What do you know about your important customers that your competitors don’t know?
This is the critical question we always ask in our consulting work at EquiBrand.
Here’s the reality: Collecting the same customer information, in the same way as your competitors just won’t cut it. Not in today’s world – and not in the future, either.
Look at business from a fresh perspective
We used to consider this question hypothetically. Over time, we’ve found real value in having clients list, one by one, proprietary insights. The initial reaction is often blank stares, because many people have trouble putting pen to paper. Others admit they simply don’t know. More in-touch team members vigorously scribble or type in their answers.
We then probe responses:
- Who are your most valuable customers?
- How do we define your competitive set?
- How do we make deep understanding actionable?
This insight is helpful because it guides the company to look at the business from a different perspective – through a different lens. Identifying and eliminating customer friction points is one of the surest ways to innovation success. This requires disproving common assumptions. The best way to do this is by asking different (and better) questions.
Market Research vs. Customer Obsession
Market research can lead to insight. But on its own, it is not insight. Many strong marketers dismiss traditional research. Despite the importance Steve Jobs placed on intuitive insight, he was proud Apple did little market research, saying,
“It’s really hard to design product by focus groups.
A lot of times, people don’t know what they want until you show it to them.”
Similarly, Starbucks’ Howard Schultz said succinctly, “I despise research. I think it’s a crutch.”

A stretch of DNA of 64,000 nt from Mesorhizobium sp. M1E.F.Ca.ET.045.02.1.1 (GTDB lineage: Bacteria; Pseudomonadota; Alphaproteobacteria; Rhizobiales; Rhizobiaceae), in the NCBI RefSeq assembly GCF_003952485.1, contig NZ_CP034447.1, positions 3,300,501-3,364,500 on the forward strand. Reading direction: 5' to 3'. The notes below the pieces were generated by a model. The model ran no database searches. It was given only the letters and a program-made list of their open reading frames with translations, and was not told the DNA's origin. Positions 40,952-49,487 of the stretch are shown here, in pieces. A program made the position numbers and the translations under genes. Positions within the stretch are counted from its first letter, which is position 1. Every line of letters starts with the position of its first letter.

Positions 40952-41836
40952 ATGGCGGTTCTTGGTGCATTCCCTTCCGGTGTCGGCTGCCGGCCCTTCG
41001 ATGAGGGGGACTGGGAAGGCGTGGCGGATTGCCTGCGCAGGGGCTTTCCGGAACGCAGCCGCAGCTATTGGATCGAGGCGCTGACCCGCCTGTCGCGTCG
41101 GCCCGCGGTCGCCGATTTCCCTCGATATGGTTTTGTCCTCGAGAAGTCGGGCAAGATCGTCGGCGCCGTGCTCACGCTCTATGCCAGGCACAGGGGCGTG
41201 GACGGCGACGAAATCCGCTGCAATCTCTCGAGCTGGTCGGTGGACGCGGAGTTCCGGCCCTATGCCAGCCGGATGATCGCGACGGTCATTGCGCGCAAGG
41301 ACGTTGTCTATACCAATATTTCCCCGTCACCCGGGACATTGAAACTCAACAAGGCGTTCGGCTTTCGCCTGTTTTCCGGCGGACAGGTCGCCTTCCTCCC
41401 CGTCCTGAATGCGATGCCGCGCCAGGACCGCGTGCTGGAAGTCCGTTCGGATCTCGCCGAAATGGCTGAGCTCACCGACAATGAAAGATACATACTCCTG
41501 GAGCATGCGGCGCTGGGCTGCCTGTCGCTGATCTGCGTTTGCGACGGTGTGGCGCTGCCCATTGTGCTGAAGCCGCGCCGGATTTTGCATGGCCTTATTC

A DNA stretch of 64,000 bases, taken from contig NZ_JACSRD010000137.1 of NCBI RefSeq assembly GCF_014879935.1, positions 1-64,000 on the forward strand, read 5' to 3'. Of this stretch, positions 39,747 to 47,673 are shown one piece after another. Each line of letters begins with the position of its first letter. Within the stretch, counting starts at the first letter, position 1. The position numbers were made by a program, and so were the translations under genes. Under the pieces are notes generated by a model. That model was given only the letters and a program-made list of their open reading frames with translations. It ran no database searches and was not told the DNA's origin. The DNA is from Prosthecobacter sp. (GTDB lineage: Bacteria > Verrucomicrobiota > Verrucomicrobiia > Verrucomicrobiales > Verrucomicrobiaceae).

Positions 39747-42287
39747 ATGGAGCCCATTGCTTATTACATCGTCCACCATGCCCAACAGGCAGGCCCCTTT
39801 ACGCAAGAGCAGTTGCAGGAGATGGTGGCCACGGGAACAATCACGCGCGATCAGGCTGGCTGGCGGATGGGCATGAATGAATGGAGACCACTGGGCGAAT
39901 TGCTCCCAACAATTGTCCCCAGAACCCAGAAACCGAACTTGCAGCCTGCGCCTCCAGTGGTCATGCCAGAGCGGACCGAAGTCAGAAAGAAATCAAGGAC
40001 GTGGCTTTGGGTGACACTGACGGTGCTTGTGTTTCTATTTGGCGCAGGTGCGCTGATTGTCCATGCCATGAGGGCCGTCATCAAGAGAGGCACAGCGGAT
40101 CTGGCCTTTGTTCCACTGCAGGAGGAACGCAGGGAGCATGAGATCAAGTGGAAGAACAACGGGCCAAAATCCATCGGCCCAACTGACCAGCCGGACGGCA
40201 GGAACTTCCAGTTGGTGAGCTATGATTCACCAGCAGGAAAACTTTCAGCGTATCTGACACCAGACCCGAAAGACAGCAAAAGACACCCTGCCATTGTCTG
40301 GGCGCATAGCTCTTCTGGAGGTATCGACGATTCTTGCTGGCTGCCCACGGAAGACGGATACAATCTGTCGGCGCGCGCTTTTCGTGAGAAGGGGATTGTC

Jeff Bezos from Amazon has this perspective:
“Good inventors and designers deeply understand their customer.
They spend tremendous energy developing that intuition.
They study and understand many anecdotes rather than only the averages you’ll find on surveys.
They live with the design.
I’m not against beta testing or surveys. But you, the product or service owner, must understand the customer, have a vision, and love the offering. Then, beta testing and research can help you find your blind spots.
A remarkable customer experience starts with heart, intuition, curiosity, play, guts, taste.
You won’t find any of it in a survey.”
These business leaders obsess about customers and insight, but they disregard traditional market research.
Why is that? In our experience, many companies view market research in narrow terms as:
- A proxy for insight
- Anchored downstream
- something in the past…
Focus on the Whys to inspire action
Indeed, a lot of market research sees things through the rearview mirror:
- What happened yesterday?
- How did sales perform in Topeka compared with a year ago?
- How many social media likes did the latest blog post generate?
Not only that, a lot of existing data is descriptive regarding the whats and the hows: What are customers doing, and how have they behaved historically? This information does little to uncover growth opportunity areas.
Smart marketers know that the key is to immerse yourself in the customer experience, take a forward-looking windshield perspective, and focus on the whys. Your end goal should be clarity of thought that inspires action.
Change how you think about market research
“We didn’t learn anything new” is a statement we sometimes hear from clients, after conducting primary research interviews.
We respectfully indicate the question is not: “Did you hear anything new?”
It is: “Did you hear anything you’re not currently addressing?”
And, more importantly, “Why aren’t you addressing it?”
Bottom line: Don’t confuse market research with applied insight.
Looking for straightforward ways to grow your business to new levels? Learn more about customer insight and how upstream marketing can help you achieve your goals!
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